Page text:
Community Leadership & Civic Engagement (LIBA/CLCE)
The Bachelor of Arts in Liberal Studies with a concentration in Community Leadership and Civic Engagement (LIBA/CLCE) is an option for students who want to transform their learning, their communities and themselves.
LIBA/CLCE majors work with an academic advisor to design a complete 128-credit interdisciplinary program suited to their individual needs and plans. Like the regular LIBA degree, the LIBA/CLCE degree provides extraordinary opportunities for creativity in educational planning, and allows students to take advantage of a wide range of Stockton’s courses and resources for applied, experiential learning within campus and community networks.
The LIBA/CLCE program prepares students for careers in:
- Community-based organizations
- State and local government
- Non-profit organizations
- Non-governmental organizations (NGOs)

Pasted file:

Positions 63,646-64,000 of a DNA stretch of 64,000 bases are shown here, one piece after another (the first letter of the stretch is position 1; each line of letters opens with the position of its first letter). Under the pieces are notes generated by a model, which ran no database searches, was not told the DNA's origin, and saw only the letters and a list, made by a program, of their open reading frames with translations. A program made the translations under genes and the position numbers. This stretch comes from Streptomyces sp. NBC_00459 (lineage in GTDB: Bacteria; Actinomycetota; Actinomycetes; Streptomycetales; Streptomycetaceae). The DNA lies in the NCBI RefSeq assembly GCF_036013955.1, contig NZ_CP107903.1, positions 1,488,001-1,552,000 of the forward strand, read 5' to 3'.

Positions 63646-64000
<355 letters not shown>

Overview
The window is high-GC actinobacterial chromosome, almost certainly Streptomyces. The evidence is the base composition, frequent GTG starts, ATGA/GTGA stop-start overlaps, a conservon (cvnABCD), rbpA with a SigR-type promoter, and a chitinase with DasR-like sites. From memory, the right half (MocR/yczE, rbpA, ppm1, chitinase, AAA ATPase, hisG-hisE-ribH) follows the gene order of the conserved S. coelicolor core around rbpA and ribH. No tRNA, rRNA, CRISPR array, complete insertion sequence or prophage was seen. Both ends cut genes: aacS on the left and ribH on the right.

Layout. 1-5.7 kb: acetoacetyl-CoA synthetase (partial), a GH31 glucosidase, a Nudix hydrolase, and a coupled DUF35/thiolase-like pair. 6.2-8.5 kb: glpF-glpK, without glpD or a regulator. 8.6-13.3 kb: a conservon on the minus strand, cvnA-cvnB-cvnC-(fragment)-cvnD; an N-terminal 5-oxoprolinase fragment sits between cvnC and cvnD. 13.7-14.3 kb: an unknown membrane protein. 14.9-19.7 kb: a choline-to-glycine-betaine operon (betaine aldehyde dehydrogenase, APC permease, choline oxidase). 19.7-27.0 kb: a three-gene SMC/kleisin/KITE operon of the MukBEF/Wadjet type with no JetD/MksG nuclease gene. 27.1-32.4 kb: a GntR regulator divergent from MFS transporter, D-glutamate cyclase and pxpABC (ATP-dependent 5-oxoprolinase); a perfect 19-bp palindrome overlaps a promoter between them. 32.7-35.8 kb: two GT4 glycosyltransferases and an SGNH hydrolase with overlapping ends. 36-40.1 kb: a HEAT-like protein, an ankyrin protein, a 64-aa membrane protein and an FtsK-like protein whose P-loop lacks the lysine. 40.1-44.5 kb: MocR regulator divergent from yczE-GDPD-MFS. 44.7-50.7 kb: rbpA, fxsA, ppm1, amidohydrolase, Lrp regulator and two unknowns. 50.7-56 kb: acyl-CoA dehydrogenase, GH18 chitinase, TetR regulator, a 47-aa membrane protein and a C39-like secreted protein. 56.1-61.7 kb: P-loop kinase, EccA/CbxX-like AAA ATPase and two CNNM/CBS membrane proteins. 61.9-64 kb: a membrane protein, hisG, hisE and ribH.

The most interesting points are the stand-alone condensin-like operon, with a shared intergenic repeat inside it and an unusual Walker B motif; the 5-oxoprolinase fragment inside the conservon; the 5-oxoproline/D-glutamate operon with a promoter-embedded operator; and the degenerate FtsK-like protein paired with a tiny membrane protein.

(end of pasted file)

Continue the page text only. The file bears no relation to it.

- Private industries
“ CLCE students work closely with faculty advisors to design their own interdisciplinary or field-specific pathways with an emphasis on leadership and engagement.”
While satisfying the normal requirements for the LIBA degree, LIBA/CLCE students take
16 credits selected from a range of specially-designated CLCE courses which utilize
project-based, experiential, or service-focused learning. Through these and other
independent studies, self-designed projects and internships, CLCE students have opportunities
to take learning outside the classroom, and to put into practice the civic function
of learning in real-world settings.
How to become a LIBA/CLCE major:
LIBA/CLCE incorporates a core set of specially-designated General Studies classes and other disciplinary courses into students’ individualized learning plans. Like any Stockton degree program, LIBA/CLCE must show coherence, breadth of education and depth of study in a particular area, in addition to incorporating the CLCE-designated courses. These courses have been designated as CLCE courses because they focus on operationalized learning: community-engaged, experiential, project-based and service learning courses are central to the concentration, as are independent studies and internships that situate learning in community-engaged contexts.
To become a LIBA/CLCE major, students must work with their advisor to prepare a proposal for multidisciplinary study, and must have that proposal approved by the CLCE convenor and the dean of General Studies.